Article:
Review of Laure Prouvost: For Forgetting, New Museum, New York

Visiting the New Museum’s lobby exhibition For Forgetting, a multimedia installation by artist Laure Prouvost, should not be done on an evening when the lobby also hosts a live band. Aside from the challenge in hearing the exhibition’s video installation, her film, Making Money Religiously, was well worth the concentration and effort.

Using the tropes of contemporary mass media video presentation as an assault against the medium itself, Prouvost with edgy, even disdainful, humour and grace slaughtered the common mind’s preoccupation with money and social place. Playing upon stereotypes and the commercial artefacts representing the needs and desires of the everyday status seeker, Prouvost quickly and adeptly takes the viewer through a landscape of emotional and mental states, conjured up by her through visual and textual referents to memory, illusion and delusion and the implication that they may for many be one and the same point of departure in the architecting of self and place.

Considering the content of Making Money Religiously, the somewhat banal mural and less-than-finished quality of the installation space can be seen as an intentional contrivance to mirror the shoddy mind state of the average viewer and participant in contemporary “fast” society. Indeed there is a feeling of mockery as one leans one’s head through an open window-sized space within the installation to peer into a room to view its full contents. As a viewer there is a specific sense of vulnerability and also shame in this act.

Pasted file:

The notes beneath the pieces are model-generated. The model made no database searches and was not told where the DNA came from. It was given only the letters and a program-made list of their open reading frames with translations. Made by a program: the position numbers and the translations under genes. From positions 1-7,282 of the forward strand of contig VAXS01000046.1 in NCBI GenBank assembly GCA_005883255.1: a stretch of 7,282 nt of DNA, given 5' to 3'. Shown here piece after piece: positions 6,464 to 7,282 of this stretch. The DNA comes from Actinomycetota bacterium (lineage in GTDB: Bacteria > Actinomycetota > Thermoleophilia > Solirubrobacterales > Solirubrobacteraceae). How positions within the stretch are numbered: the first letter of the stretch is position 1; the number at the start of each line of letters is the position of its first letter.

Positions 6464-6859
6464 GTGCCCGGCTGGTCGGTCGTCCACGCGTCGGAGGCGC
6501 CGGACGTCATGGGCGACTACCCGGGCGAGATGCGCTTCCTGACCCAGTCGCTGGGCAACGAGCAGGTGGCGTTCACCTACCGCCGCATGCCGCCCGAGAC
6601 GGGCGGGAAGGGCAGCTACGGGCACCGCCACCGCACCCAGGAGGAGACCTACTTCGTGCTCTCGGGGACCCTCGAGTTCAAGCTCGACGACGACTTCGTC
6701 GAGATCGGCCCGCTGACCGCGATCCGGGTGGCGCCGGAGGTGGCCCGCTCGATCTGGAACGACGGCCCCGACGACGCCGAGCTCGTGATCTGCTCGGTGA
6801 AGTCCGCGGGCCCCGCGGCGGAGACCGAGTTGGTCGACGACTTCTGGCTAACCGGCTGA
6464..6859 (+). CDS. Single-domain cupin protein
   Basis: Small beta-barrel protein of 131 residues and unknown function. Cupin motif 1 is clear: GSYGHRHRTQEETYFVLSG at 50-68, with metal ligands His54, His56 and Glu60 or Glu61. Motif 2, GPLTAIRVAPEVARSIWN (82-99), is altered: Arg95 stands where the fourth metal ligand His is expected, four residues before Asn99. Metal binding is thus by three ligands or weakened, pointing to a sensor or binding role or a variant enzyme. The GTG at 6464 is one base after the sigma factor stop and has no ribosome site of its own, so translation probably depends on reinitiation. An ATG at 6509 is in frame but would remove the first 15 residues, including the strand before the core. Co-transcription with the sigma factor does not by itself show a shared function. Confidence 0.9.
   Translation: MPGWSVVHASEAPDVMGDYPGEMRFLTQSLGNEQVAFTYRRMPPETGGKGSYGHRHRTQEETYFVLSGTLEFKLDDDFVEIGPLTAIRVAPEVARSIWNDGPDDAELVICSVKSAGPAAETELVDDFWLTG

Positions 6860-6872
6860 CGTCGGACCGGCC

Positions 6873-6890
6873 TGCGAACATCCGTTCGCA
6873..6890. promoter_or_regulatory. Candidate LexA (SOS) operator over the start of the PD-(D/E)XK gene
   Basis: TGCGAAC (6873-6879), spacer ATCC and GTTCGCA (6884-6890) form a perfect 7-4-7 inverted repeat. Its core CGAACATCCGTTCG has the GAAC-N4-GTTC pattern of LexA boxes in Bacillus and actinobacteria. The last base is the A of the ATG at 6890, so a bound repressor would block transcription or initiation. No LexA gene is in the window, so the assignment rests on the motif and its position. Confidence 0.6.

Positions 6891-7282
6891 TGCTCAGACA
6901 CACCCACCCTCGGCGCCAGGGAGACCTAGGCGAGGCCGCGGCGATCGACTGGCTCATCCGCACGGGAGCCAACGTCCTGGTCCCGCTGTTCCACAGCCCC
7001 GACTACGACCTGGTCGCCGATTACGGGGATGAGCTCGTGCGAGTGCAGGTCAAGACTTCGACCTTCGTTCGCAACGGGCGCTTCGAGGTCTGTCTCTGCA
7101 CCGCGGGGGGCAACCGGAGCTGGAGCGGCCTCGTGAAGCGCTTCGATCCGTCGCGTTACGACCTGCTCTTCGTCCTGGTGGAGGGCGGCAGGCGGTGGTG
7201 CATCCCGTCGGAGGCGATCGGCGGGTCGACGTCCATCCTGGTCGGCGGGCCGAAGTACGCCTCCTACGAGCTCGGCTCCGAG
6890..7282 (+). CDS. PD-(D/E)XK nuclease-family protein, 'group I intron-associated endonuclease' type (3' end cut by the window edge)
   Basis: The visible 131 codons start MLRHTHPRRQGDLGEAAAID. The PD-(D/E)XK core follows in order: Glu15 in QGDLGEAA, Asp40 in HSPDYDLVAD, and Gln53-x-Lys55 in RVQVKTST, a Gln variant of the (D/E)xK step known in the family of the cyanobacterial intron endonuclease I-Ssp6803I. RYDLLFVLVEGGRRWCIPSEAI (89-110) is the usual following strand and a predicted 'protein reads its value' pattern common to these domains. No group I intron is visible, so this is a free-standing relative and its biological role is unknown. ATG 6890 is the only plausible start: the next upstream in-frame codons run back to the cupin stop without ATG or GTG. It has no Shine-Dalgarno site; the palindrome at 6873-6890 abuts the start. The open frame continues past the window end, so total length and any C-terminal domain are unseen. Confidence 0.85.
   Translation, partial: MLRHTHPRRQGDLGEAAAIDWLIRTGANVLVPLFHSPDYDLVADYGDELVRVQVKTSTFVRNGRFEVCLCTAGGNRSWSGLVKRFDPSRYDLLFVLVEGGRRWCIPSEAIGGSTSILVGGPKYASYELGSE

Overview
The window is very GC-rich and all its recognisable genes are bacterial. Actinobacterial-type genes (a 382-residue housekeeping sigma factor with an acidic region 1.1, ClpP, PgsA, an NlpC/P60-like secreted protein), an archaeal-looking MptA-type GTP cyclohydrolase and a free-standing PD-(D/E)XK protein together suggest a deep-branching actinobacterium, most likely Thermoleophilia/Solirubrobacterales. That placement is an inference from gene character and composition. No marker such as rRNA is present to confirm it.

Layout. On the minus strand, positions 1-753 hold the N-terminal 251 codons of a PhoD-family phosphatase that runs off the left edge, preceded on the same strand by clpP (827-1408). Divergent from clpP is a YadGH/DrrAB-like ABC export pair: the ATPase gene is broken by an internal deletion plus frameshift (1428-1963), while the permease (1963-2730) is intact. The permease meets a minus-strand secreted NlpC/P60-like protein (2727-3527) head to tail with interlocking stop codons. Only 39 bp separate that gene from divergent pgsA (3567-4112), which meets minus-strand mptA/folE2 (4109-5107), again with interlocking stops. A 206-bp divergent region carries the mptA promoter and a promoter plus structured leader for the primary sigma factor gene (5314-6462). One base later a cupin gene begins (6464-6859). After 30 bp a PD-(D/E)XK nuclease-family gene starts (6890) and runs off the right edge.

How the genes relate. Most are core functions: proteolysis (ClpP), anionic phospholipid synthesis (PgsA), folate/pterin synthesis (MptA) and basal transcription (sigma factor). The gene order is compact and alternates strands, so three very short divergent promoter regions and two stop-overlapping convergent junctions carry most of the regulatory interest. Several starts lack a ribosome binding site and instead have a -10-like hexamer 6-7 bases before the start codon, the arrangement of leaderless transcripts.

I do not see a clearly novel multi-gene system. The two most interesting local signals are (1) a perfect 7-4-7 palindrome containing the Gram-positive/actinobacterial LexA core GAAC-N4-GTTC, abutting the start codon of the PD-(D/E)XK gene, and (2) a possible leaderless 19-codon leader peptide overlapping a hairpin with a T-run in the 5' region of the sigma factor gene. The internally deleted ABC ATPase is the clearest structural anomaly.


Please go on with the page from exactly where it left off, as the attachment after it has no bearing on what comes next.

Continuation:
Although required to take in the room’s contents, it is also voyeuristic, especially since there is nothing of true value to see — a pocketbook hung on a rack, for instance. In this sense, the act of viewing is itself a critique on viewing and a question about the intention behind a desire to see and observe.

For Forgetting may be at least partially a comment on a society that is all for forgetting true values and ethics replacing them with fanciful notions of supposed transcendence through commercial transactions — commercial transactions that extend beyond the fact of trade in goods and money to the exchange of experiences and ideas.

Through allegory Making Money Religiously points out that personal exchanges and narrations of the self are influenced, knowingly and unwittingly, by sensibilities of objectification of the self and the other combined with identification with and yearning for power and control. What is real or actual becomes lost to a feeble yet resilient ego who hopes fervently and eternally for more, replacing memory with mirage and forgetting the transition.

Odette Gregory

For Forgetting, until 13 April, New Museum of Contemporary Art, 235 Bowery, New York, NY 10002. For further information visit

1. Laure Prouvost exhibition at Whitechapel Gallery, London. Image courtesy of the artist and Whitechapel Gallery.